Dating lunar rocks
One possibility is that the young ages reflect impact events, not the original time of igneous crystallization.My colleagues Lars Borg (University of New Mexico) and Larry Nyquist and Don Bogard (Johnson Space Center) and I studied an anorthosite (rock 67215) relatively rich in pyroxene, allowing us to determine a precise crystallization age of 4.40 billion years.But even that age might have been affected by the subsequent shock heating event that reset the low-temperature components in this rock about 500 million years after it formed. (2003) Chronology, geochemistry, and petrology of a ferroan noritic anorthosite clast from Descartes breccia 67215: Clues to the age, origin, structure, and impact history of the lunar crust. 645-661.nderstanding the origins of planetary systems is one of the most central and challenging questions in planetary science.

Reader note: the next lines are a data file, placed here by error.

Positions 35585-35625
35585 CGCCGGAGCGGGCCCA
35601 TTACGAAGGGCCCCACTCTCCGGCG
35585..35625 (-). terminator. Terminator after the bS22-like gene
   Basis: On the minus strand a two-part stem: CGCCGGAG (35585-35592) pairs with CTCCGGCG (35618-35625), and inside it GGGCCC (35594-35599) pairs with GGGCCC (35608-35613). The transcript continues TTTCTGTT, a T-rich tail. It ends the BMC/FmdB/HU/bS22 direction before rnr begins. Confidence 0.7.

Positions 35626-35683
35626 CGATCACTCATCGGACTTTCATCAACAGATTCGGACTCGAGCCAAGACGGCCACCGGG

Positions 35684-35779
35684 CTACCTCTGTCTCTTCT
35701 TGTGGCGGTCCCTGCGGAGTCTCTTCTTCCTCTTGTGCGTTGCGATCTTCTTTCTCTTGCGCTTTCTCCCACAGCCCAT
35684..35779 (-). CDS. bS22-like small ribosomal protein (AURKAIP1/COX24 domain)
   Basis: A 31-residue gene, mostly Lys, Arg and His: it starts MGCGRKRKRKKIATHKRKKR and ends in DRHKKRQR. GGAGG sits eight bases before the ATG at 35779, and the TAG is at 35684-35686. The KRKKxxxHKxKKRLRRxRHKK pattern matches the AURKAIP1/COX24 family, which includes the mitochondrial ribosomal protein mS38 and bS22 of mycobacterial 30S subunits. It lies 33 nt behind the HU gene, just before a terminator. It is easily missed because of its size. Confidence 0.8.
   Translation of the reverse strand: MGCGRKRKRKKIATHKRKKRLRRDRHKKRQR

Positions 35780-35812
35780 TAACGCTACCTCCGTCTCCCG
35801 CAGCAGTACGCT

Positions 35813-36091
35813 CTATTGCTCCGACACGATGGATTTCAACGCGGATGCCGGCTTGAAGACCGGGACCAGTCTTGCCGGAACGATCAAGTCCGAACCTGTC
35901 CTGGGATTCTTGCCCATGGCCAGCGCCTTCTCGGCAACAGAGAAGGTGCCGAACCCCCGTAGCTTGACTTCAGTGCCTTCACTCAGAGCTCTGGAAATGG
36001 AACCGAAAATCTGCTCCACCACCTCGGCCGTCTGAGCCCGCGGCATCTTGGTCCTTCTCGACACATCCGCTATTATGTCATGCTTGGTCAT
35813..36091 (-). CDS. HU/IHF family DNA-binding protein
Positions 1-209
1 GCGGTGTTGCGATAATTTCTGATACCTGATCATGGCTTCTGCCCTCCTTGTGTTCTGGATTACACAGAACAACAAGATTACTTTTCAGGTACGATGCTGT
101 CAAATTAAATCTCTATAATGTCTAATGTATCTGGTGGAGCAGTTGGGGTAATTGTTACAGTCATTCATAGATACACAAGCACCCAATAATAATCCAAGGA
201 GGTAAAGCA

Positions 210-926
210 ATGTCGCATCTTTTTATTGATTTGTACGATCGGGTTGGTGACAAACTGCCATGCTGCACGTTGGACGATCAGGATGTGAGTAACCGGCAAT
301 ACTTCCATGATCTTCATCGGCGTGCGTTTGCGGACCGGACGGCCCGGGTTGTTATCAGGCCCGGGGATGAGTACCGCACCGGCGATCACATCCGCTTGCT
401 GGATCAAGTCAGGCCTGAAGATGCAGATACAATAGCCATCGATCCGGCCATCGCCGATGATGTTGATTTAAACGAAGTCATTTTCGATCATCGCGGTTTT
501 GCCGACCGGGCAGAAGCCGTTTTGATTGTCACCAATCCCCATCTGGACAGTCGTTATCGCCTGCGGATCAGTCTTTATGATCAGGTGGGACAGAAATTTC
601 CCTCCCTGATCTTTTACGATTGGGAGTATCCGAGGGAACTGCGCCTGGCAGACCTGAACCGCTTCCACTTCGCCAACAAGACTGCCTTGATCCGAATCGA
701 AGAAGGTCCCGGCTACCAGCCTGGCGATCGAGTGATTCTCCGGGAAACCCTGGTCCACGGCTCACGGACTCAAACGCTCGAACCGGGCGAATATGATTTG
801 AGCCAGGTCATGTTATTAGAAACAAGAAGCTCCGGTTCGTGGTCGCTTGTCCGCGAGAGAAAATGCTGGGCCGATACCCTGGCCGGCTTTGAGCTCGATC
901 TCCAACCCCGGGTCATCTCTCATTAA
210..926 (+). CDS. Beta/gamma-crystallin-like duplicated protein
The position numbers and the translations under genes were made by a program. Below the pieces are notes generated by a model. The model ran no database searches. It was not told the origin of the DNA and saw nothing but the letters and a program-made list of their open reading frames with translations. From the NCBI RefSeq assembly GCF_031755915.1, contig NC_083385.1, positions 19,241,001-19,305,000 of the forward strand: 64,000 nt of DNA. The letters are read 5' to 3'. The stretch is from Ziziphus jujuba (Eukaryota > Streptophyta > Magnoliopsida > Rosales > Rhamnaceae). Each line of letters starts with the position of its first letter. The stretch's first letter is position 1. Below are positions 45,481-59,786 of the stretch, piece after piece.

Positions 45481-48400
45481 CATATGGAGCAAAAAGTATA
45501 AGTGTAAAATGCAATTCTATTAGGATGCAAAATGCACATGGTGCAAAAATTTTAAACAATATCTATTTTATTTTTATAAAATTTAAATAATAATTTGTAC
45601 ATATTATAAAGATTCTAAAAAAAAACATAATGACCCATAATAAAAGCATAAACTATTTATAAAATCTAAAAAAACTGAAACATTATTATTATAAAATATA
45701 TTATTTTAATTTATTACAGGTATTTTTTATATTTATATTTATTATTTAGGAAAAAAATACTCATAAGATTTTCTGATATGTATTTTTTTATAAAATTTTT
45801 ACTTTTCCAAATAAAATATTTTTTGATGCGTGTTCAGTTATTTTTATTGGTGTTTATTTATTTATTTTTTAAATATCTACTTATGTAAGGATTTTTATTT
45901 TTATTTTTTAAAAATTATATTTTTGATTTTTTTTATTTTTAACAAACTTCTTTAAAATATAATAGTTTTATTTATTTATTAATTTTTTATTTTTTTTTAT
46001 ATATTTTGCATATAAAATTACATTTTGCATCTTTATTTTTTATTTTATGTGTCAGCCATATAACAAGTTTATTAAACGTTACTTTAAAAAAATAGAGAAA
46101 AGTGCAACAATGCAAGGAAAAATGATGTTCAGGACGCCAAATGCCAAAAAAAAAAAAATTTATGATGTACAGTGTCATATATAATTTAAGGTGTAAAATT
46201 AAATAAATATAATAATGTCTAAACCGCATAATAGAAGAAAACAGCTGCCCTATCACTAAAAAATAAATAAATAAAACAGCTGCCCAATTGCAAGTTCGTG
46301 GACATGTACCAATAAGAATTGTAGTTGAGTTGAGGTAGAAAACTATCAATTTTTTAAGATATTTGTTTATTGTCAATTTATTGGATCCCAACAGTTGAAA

Given enough neutrons, a nucleus with many protons can become stable.So there are three isotopes of Carbon that can exist in nature.(Their relative abundances are given below.) C-12 and C-13 are stable, essentially forever. Eight neutrons is just too much of a good thing when there are only 6 protons.For example, Carbon atoms have 6 protons in the nucleus.Since protons are positively charged, a neutral carbon atom also has 6 electrons in orbits around the nucleus. The positvely charged protons repel each other (like charges repel through the electromagnetic force) and so do not want to be close to each other; however, the protons also attract each other through the "strong" nuclear force.